Roaming the World Series: My Venice, the city he loves most

I’m quite forgetful, I forget a lot of things, a lot of the time. My entire family thinks everything I own should have some kind of locating device attached to it, so that  at a click of a button, the device would emit loud alarming sounds that’d lead me to its location. Especially my glasses – I misplace it all the the time in fact, I’ve lost it for good this time – anyone seen it around the house? It’s that bad – I probably should eat more fruits (carrots? do they increase brain efficiency? beetroots maybe, they look like extra blood for my brains).

I think that because of this possibly incurable disease of mine, I’d better write about my travels in case 1. I go there again without wanting to go there again 2. I want to go to a place again but can’t remember how to get to that place 3. because I really really want my memories to be vivid, even the smallest of details to be written down. I hate it when I have zero recollection of a good memory… my sister always does that to me when it comes to childhood memories and she’d go wide-eyed, slightly rolling – “KAK! How can YOU NOT remember how we used to (insert important and happy childhood memory*??!!” I really hate myself when that happens, thus I’m creating a series of travel stories to help me with the re-narrating. It’s called the Roaming the World Series, which will start of with the city which the husband loves most.


One of the reasons I decided to include Venice as part of our European travels is because for the sake of photographs. Everything I imagined about Venice, I thought had to be captured on film – cause each sight and experience appeared so postcard-worthy. But everything you see/do when you travel feels the same way right? But Venice just seemed too postcard and for that very reason, I knew I had to go there. Coupled with the fact that the one time I was there with family when I was a teeny tod, my late dad’s camera zonked out on us and as a result of that, I have no pictures of Venice and because of my lame memory problem – I don’t even have a single momentary snapshot of not even a gondolier.

I just remember vaguely my late dad’s face when I threw my cone of vanilla ice cream onto his shirt and face because I was a spoilt brat who was denied of her gondola experience. Tsk tsk, as it turns out – I grew up and only eat chocolate ice cream. As an adult who actually has to pay stuff on her own, the prices one has to fork out for 45 minutes cruising through the waterways – with the possibility of having a fat, unhandsome striped-shirted man belting Italiano tunes – was enough to put me off from paying that 100 Euros. Dad, I feel you now.

Instead, we went public. So public, that we hopped onto their water taxis without paying at all. Whoo hoo! Actually, we did want to pay for it but had no clue how so we found ourselves in a water taxi with no machines to buy tickets from and soon after, so breathless we were with the landscapes of Venice during sunset – we just kinda forgot to pay for the ride.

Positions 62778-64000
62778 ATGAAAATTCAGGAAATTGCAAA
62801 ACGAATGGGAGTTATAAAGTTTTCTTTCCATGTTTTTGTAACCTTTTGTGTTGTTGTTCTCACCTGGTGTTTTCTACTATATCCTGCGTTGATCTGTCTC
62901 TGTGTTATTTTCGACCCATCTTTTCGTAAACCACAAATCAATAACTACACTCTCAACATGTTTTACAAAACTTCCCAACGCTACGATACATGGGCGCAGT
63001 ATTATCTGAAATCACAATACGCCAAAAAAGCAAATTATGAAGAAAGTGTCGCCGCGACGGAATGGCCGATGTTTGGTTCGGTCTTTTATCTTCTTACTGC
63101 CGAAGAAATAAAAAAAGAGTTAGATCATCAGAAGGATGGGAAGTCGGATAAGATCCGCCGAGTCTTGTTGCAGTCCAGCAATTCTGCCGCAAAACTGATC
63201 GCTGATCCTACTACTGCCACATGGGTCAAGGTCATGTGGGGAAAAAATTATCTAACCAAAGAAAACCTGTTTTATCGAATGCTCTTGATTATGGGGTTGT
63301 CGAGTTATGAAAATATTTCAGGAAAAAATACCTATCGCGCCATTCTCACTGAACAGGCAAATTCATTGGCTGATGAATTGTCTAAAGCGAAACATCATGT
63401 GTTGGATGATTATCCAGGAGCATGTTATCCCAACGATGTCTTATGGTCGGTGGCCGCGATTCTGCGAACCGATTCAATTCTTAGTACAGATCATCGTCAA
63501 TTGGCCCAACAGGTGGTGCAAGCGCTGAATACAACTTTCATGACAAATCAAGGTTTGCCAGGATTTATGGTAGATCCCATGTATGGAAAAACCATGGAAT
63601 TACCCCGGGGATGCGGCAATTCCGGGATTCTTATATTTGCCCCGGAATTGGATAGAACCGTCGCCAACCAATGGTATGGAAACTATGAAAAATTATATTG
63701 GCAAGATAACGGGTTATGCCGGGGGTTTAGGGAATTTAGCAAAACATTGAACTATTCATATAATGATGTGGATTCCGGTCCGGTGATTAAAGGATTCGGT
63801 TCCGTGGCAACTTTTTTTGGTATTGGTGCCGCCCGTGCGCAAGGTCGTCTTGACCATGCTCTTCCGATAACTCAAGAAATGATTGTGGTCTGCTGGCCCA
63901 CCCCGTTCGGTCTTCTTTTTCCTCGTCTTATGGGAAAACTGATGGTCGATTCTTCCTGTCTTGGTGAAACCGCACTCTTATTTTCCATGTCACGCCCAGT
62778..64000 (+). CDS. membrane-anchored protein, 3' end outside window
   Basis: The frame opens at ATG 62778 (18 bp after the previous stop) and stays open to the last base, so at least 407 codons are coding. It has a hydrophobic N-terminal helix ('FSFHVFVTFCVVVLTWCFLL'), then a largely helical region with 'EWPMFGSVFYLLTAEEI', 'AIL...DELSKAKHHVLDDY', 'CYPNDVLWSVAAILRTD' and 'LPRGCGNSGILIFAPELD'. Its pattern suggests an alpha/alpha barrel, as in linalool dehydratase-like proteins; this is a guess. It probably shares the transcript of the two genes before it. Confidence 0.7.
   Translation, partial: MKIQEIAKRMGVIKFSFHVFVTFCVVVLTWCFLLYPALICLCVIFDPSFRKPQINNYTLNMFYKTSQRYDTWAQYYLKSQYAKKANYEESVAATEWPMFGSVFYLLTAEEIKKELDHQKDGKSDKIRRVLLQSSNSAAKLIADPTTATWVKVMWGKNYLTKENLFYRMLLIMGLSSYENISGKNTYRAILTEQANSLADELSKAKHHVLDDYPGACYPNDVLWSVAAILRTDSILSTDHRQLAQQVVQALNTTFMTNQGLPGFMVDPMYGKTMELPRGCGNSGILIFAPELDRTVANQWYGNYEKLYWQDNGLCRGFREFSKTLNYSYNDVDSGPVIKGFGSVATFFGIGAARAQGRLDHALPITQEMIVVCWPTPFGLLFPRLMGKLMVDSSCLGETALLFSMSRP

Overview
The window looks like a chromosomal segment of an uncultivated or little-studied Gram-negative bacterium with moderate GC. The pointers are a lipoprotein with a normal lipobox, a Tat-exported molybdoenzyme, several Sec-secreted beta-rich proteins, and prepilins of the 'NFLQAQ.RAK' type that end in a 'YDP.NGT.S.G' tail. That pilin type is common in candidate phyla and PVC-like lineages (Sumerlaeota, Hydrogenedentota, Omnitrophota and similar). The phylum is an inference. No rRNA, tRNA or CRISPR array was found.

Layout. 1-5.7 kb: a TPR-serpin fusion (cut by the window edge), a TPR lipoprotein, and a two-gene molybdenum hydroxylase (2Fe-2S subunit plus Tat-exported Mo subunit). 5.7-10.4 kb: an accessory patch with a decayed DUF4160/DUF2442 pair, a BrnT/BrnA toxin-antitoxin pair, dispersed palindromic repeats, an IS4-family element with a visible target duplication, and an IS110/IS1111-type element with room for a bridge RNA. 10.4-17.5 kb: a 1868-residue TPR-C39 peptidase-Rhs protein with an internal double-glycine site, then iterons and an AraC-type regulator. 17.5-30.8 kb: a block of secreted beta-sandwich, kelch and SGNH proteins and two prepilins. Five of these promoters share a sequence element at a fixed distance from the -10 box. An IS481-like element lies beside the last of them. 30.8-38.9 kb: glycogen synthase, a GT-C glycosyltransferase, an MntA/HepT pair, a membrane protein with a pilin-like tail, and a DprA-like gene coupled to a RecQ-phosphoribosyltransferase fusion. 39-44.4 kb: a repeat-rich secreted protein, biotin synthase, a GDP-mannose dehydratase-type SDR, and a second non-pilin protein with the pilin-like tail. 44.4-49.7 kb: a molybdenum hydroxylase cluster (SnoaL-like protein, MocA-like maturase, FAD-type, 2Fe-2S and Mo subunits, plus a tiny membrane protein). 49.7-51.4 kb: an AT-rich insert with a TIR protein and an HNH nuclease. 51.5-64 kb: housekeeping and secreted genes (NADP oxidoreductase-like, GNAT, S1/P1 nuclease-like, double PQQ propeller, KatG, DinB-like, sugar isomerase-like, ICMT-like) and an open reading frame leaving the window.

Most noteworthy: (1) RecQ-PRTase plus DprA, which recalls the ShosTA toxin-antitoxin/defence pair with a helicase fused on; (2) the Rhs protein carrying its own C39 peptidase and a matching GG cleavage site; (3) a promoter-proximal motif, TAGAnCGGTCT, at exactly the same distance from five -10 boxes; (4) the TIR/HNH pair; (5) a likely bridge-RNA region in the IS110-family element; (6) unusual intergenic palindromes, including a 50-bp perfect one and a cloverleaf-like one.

See that little booth-like stop in the centre of the picture – that’s where we boarded our joyride that lasted a good hour, for free!


Travelling with the locals – it was interesting cause everyone was staring at the two Asians busy taking photographs with their mouths agape.


All excited when we sailed past our hotel, Hotel Principe. It faces the Grand Canal and its historic location was something we were looking out for when searching for a hotel there. Well, and the to-die-for romantic view from its windows too scored major points.






I know every one and everything written on Venice for the first-time traveller to Venice requires one to take the gondola ride but trust me, water taxis are better and cheaper and definitely too underrated a transportation.


  • It’s cheap and you might not even have to pay for it.
  • Unlike the overcharged and overhyped gondola rides, you can sail on it as long as you want, take as many pictures as y0u want without the 45-minutes time quota you might have pressuring you when on a gondola.
  • Drifting through the canals in a gondola screams romance… two lovers snuggling together drinking champagne, kissing and looking at each other dreamily. Maybe make babies after the ride. Forget that image, gondoling in Venice, especially during summer means that each gondola is packed to the brim meaning – it’s not just the two of you and if it’s not your lucky day, you’d get tourists who are noisy and snapping pictures of everything all the time. Is that how you want to soak in the sights?
  • People look at you ALL the time when you’re in a gondola, don’t for once think that it’s because they’re green-eyed. They are more likely to be thinking, “SUCKERS! You paid that much for that piece of wooden thang!”
  • Water taxis can be bumpy, and I think it just adds to the authenticity of the experience.
  • At every stop, people hop on and hop off and most of them are locals so you get a taste of how’d it’d be if you were living there. You feel more immersed in the locality of things there, for a moment – you can imagine yourself not as a cliched tourist but someone who might be on her way to work as a painter, or sculptor. Or a nude model. Let your imagination run free.
  • Did I already mention you might not even have to pay for it?
  • Oh, and if you’re lucky you get a really hot Italiano chick as the boat person who anchors the boat to shore at every stop. Wouldn’t you rather have that to ogle rather than a tardy stripey (possibly beer-bellied) man paddling you really slow through Venice?




  1. your pictures made me really excited to see Venice in the near future! I’m definitely gonna take one of those water taxis cause I’m all for cheap 😀

  2. Yes, sometimes cheap is better! Looks like you’re a traveller yourself – so yes, Venice is a must go city but do the alternative stuff!

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